If your site is linked to from one or more that form part of a trusted set of seed sites within your topic, or one that’s only a short distance (number of links) away, these links are likely more valuable.
Seed sites are a collection of high-quality web pages that Google deems to be reliable, diverse in topic and well-connected (linking) to other web pages. The distance between seed sites and a webpage within a set of pages to be ranked is used to determine a ranking score (link distance ranking).
In other words, seed sites are a collection of authoritative and spam-free sites, and earning links from these (and sites they directly link to) is valuable. Sites that sit a shorter distance from these are trusted more by Google.
The New York Times is one example that Google has given, alongside the now-defunct Google directory.
We don’t know what the other seed sites are, but by the information provided in Google’s “Producing a ranking for pages using distances in a web-link graph” patent, we can at least make a well-informed assumption on the type of sites that these could be.
We also know that the seed set is broken up by topic.
This is largely about identifying spam sites or determining those that aren’t and are therefore trusted. And we all want to be earning links that are trusted, right?
This may also give insight into how Google ignores links deemed to be spam.
If you work in digital PR or are responsible for earning links, then you need to know what seed sites are, their role in the effectiveness and impact of links, and why they matter.
Keep reading to learn more about how you can use this concept in delivering digital PR campaigns that have a real impact on your SEO success.
tl;dr You want links to your site from seed sites, and digital PR is a great way to earn these.
Google’s “Producing a ranking for pages using distances in a web-link graph” patent makes reference to a set of seed pages and a ranking score that is generated for each page within a set based on the distance of these from the seed pages.
This is known as link distance ranking, and the score calculated is based on the distance between a set of seed sites and the pages to be ranked. The shorter the distance between the seed sites and a webpage, the higher the score.
Distance means how many links away a webpage is. You may think of this like click depth from outbound links.
Here’s the illustration that forms part of the patent:
The patent’s abstract reads:
Methods, systems, and apparatus, including computer programs encoded on a computer storage medium, for producing a ranking for pages on the web.
In one aspect, a system receives a set of pages to be ranked, wherein the set of pages are interconnected with links. The system also receives a set of seed pages which include outgoing links to the set of pages.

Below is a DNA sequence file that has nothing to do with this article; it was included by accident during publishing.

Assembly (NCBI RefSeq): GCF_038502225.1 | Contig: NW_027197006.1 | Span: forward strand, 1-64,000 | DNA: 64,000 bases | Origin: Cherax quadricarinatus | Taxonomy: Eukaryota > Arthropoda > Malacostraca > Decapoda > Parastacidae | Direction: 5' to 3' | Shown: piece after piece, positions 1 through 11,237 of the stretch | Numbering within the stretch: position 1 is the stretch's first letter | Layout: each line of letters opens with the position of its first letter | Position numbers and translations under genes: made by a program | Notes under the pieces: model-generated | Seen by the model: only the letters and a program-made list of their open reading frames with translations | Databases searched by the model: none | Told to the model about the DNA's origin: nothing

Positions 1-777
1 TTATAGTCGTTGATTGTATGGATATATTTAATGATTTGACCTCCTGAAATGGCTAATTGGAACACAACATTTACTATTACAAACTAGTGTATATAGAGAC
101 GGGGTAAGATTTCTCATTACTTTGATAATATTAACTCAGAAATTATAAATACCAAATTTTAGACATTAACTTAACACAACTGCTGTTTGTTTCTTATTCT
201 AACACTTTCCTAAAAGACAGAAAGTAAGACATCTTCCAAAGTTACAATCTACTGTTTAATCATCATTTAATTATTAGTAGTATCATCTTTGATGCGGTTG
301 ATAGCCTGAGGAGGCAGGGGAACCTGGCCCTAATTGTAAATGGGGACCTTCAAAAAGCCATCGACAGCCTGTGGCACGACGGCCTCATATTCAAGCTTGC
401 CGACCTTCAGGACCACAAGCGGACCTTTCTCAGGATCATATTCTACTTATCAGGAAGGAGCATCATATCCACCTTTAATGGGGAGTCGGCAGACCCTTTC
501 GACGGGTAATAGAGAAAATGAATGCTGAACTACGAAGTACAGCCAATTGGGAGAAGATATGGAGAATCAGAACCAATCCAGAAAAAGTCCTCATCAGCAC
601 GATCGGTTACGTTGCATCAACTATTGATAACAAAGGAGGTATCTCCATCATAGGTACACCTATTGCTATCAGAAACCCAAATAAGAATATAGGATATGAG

The system then assigns lengths to the links based on properties of the links and properties of the pages attached to the links. The system next computes shortest distances from the set of seed pages to each page in the set of pages based on the lengths of the links between the pages.
Next, the system determines a ranking score for each page in the set of pages based on the computed shortest distances. The system then produces a ranking for the set of pages based on the ranking scores for the set of pages.
In everyday terms, what this means is that if your site is linked to from one or more sites from within a set of trusted sites (the seed set), you are, in theory, also deemed to be trusted. The further away you are from a seed site, the less trusted you are.
It is important to note, however, that the patent does not directly reference passing any form of ‘trust.’ It simply states that the algorithm “…discovers other pages which are likely to be good by following the links from the trusted pages.”
Think about it this way:
Site A (a seed site) links to site B which then links to site C, which then links to site D.
Site X (a seed site) links to site Y.
In this example, sites B and Y are linked to directly from a seed site. Whereas sites C and D aren’t. Site C sits a shorter distance from a seed site than site D, implying that sites B and Y are more trusted than C, which itself is more trusted than D.
The patent references Yahoo’s ‘Combating Web Spam with TrustRank‘, and there are a number of insights that we can take from this and discuss alongside Google’s link distance ranking system.
And it’s the abstract of the patent that introduces us to seed sites:
We first select a small set of seed pages to be evaluated by an expert. Once we manually identify the reputable seed pages, we use the link structure of the web to discover other pages that are likely to be good.